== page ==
By Gini Rainey
It seems like just yesterday that my daughter Beth came home from middle school and announced that one of her classes was going to put together a booklet of favorite recipes of the students’ families. Interestingly enough, she just celebrated another year around the sun yesterday, and as her older sister reminded her, she is on the downhill slide to 50! At least she included a laughing emoji.
So, there I am, cooking dinner, with her sitting across the bar from me asking where the recipe for what I was making (I think it might have been pepper steak) was so she could copy it down and take it with her to school. Imagine her dismay when I tapped my head! I could tell she felt like that was never going to work. But I told her get a piece of paper and a pencil and we would figure it out together. She may not even remember that moment in time, but seeing what a good and experimental cook she has become, perhaps what she learned that afternoon stuck with her. Things like always, always taste what you are cooking, less is better when it comes to salt/pepper, your cupped palm will hold about a teaspoon, rub dry herbs between your palms as you sprinkle them into what you are cooking, and never be afraid to try something new.
So, believe it or not, this memory was jogged by a cookbook, Top Secret Recipes Unlocked, written by Todd Wilbur and published in 2009 by Plume Books/Penguin Books. As I was flipping through it, it occurred to me that even though there are some pretty good recipes in it, I found it interesting that it also included recipes for Jimmy Dean® Breakfast Sausage, Kraft® Miracle Whip, Hidden Valley® The Original Ranch® Dressing, Fritos® Hot Bean Dip, and Lipton® Brisk® Iced Tea. Just reading the Dressing recipe made me hyper-ventilate over the list of ingredients it called for. Looking for a currency trading app? Use binany apk for Android I mean, if I‘m going to the store to pick up all of that, why not just grab a packet of the mix?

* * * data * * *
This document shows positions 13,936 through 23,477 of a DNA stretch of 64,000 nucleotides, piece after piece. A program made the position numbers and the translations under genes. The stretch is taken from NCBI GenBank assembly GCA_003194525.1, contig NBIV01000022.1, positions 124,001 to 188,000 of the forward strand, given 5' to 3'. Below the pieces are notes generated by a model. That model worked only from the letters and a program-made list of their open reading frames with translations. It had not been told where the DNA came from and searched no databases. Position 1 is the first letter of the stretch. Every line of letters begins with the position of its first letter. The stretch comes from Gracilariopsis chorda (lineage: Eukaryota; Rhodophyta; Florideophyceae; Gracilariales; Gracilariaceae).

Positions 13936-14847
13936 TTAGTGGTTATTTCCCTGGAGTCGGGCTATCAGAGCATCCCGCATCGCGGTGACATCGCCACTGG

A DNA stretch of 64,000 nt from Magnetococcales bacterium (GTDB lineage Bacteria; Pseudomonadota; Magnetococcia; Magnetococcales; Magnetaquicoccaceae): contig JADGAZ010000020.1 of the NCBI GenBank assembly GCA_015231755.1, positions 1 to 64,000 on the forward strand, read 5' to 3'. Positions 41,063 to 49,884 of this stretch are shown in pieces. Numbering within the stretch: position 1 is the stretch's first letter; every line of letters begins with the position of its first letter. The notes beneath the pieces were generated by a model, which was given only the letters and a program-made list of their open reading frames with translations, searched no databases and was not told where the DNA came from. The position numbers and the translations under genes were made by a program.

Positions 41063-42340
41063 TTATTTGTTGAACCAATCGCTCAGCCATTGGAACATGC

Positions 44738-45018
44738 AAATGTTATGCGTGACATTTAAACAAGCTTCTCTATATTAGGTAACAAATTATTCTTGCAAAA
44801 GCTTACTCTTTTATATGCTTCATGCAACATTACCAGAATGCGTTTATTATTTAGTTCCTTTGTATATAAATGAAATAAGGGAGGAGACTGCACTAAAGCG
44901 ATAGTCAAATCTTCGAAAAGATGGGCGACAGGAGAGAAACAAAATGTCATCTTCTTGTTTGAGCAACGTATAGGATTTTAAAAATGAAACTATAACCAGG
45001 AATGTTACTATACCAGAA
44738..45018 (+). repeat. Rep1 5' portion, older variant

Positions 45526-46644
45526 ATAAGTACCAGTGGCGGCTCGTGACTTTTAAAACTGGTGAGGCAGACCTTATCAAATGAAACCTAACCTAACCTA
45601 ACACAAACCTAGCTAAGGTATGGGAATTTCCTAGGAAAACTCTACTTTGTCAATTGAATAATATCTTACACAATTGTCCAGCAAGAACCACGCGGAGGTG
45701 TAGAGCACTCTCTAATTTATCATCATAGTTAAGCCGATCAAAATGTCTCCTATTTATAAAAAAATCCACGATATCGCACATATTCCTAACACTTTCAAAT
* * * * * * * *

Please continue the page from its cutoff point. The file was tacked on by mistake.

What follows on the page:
But, I will say the recipes included for things like Panera Bread® Broccoli Cheddar Soup, Popeyes® Red Beans & Rice, Boston Market® Butternut Squash, and Carnegie Deli® Classic New York Cheesecake sound pretty darn yummy and the ingredient lists aren’t terribly daunting. The cool thing about this book, and the others out there that have copycat recipes, is someone took the time to taste – really taste – the original foods and experiment in their kitchen to come up with the end product that is a pretty darn good second to the original. That’s turning cooking and your kitchen into a food lab – and I’m for that!
One of the recipes that Beth and I saved for posterity was for my version of Pepper Steak. First trim about 1 ½ pounds of round steak and slice paper thin (this is easier to do if the meat is slighty frozen) making the strips about 3 inches in length. Dredge the strips in flour and brown in hot oil in a Dutch oven or a 4 quart pan. Mix 1 ½ teaspoon of garlic powder with 4 tablespoons of corn starch and blend with ½ cup soy sauce (I prefer Kikoman®) and 3 ½ cups water and pour over the beef strips. Stir until well mixed and beginning to thicken. Cover and reduce heat. Cut 1 large, white onion and 2 large bell peppers into eighths and add to the beef mixture. You can also add a small can of drained sliced mushrooms and a small can of sliced water chestnuts. Continue to simmer until the onions and peppers are cooked, but still a bit crunchy. Serve over steamed rice. This is some might good eating and so relatively easy to make, you might want to have the kids help cook it.